Top Warning Signs of Teen Dating Abuse

Girl Sitting Alone

According to the Center for Disease Control and Prevention Youth Risk Behavior Survey, 26% of women and 15% of men who were victims of partner violence reported that their first experience of abuse occurred before they turned 18 years old.

February may be designated as Teen Dating Violence Awareness Month, but teen dating abuse happens year-round.

“As with adult intimate partner violence, many teenagers who experience violence in their dating relationships do not tell anyone,” says Daphne King, EdD, associate professor in the Department of Social Work. “It is important to look out for warning signs and check in with anyone you know experiencing any of the signs.”

If you’re unsure if you or someone you know is in an abusive relationship. Check out the warning signs and seek help immediately if needed.

What is Teen Dating Violence?

Teen dating violence (TDV), also called “dating violence,” affects millions of young people in the U.S. TDV can take place online, in person, or via technology. It’s a form of intimate teen violence that includes the following behaviors:

  • Sexual violence: forcing or attempting to force your partner to indulge in a sex act and/or touching in a sexual manner when the partner does not give consent or is unable to refuse or consent (ex., if the partner is drugged).
  • Physical violence: hurting or attempting to hurt a partner by slapping, kicking, hitting, or using forceable contact.
  • Stalking: a repeated pattern of unwanted attention and/or contact by a partner, current or former, which causes safety concerns or fear for the victim or anyone close to the victim (friends and family members).
  • Psychological aggression: the use of verbal and non-verbal communication to harm a partner emotionally or mentally and to forcibly control.

How Common is TDV?

According to the 2019 data from CDC’s Youth Risk Behavior Survey, who reported dating one year before the survey:

  • Approximately 1 in 12 teens had experienced some sexual dating violence
  • Approximately 1 in 12 teens had experienced some form of physical dating violence

Who is at Greater Risk for TDV?

Females experienced higher rates of sexual and physical violence than males. In addition, those who identified in the LGBTQ category (lesbian, gay, bisexual, transgender, or queer, or those unsure of their gender identity) had higher rates of sexual and physical dating violence than those who identified as heterosexual.

Teen dating violence is a serious issue that may affect a young person’s current and future lifestyle. It can even lead to physical injury or death.

Because of this, family and friends should attempt to recognize the signs of TDV and support the person they suspect may be involved. Parents, keep the lines of communication open with your children, especially regarding dating and relationships. Sit down with your teen and share all the warning signs that can turn abusive.

1). Fast Relationships

Be wary of relationships that pop out of nowhere. Abusers constantly pinpoint who is more likely to become involved in a fast, intense relationship and those who will exclude friends and family.

Signs You’re Moving Too Fast in Your Relationship

When a new relationship begins to bloom, you feel like you’re floating on a cloud. Hormones start firing, and before you know it, you’re swept off your feet and right into a whirlwind romance.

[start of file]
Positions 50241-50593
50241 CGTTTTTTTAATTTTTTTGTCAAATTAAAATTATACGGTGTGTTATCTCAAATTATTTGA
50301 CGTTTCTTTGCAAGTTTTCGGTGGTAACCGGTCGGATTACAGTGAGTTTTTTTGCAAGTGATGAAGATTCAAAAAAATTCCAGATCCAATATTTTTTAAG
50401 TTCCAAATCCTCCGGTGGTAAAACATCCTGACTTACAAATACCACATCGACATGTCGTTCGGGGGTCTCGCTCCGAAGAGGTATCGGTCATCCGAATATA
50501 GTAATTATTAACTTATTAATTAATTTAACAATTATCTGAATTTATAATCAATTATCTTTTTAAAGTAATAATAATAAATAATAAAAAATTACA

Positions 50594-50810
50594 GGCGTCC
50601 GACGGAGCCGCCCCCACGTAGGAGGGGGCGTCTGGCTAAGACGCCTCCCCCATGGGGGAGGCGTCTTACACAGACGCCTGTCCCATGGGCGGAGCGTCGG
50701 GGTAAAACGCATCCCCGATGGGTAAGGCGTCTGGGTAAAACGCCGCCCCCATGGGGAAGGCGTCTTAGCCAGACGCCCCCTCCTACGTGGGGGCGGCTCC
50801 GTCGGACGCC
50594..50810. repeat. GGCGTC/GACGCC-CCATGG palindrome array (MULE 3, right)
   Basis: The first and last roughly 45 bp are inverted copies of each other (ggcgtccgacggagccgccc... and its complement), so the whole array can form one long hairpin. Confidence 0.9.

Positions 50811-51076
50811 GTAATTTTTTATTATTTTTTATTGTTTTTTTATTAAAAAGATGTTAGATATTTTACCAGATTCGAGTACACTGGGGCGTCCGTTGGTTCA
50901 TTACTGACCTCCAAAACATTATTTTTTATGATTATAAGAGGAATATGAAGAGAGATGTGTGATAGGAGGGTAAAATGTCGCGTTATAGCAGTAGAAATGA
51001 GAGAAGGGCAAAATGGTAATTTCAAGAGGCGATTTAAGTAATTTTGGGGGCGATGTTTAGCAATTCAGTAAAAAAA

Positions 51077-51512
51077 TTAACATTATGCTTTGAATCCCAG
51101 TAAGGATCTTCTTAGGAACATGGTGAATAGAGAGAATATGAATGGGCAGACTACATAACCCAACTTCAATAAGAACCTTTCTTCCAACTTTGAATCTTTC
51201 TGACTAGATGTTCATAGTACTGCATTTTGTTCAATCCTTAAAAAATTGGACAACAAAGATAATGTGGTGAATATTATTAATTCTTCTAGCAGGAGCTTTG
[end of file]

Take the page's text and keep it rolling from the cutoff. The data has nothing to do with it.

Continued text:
But, sometimes, you crash back down to earth and realize you may be moving a little too fast. Signs that you may need to slow down include the following:

  • You never talk about the deep stuff: If your relationship is moving at a comfortable pace, no topic should be off limits, including the more important things like where your relationship stands and your future together, in general terms.
  • You talk too much about your future: On the flip side, if you spend too much time discussing marriage and how many kids you’ll have, you are getting ahead of yourself. Yes, those conversations need to happen eventually, but not so early in the relationship.
  • You make unreasonable compromises: Yes, compromise is a part of any healthy relationship, but it should come at a reasonable time. If you sacrifice things important to you to be with this new person or to please them, you should ask yourself if your relationship is moving too fast.
  • You still have a lot to learn about each other: Does love at first sight exist? I hate to sound pessimistic, but probably not. You may be moving too fast if things become serious and you don’t even know their middle name. Do they have siblings? A dog? How much do you truly know about them?
  • Intuition: We’ve all been in our “dream” relationship. At first, everything is great, but then, suddenly, your partner says or does something that wakes you up and gives you an odd feeling or sensation in your gut that you can’t seem to shake.
  • Your friends notice and comment on your fast-moving relationship: Sometimes, we believe we’re moving at a normal pace when we’re actually speeding ahead. But, unfortunately, it’s harder to be objective when we’re in a relationship. So, listen to your friends if they tell you you’re moving too fast.
  • Relationship milestones come quickly: You’re only two months in, and you’ve met each other’s family, co-workers, and pets. Who’s left? If you have given each other promise rings after only two months, you may need to pump the breaks.
  • You say “I love you” before your first real fight: You’re only two months in, and you’ve met each other’s family, co-workers, and pets. Who’s left? If you have given each other promise rings after only two months, you may need to pump the breaks.

2). Abnormal Emotional Behavior

It’s a warning sign if your partner has unpredictable mood swings. Are they displaying normal behavior one minute, but then their mood is angry or sad the next minute?

Unfortunately, young women feel it’s their responsibility to make their partner happy by taking the blame for issues. Young men often attribute abnormal emotional behavior in their partners to mood swings.

3). Alcohol and Drug Abuse

Often, substance abuse is a sign of a much larger behavioral pattern. For example, teens may attempt to self-medicate with drugs, alcohol, or other substances. This can lead to abusive behavior.

Signs of substance abuse in teens

Figuring out if a teen is using substances can be difficult because some signs are similar to typical teen behavior. Also, many symptoms of drug use are the same for mental health issues, including anxiety and depression.

If you suspect abuse, err on the side of caution and have an open and honest conversation with your teen. Here are some warning signs to look out for.

Mood and personality shifts

  • less motivated
  • withdrawn
  • hostile, angry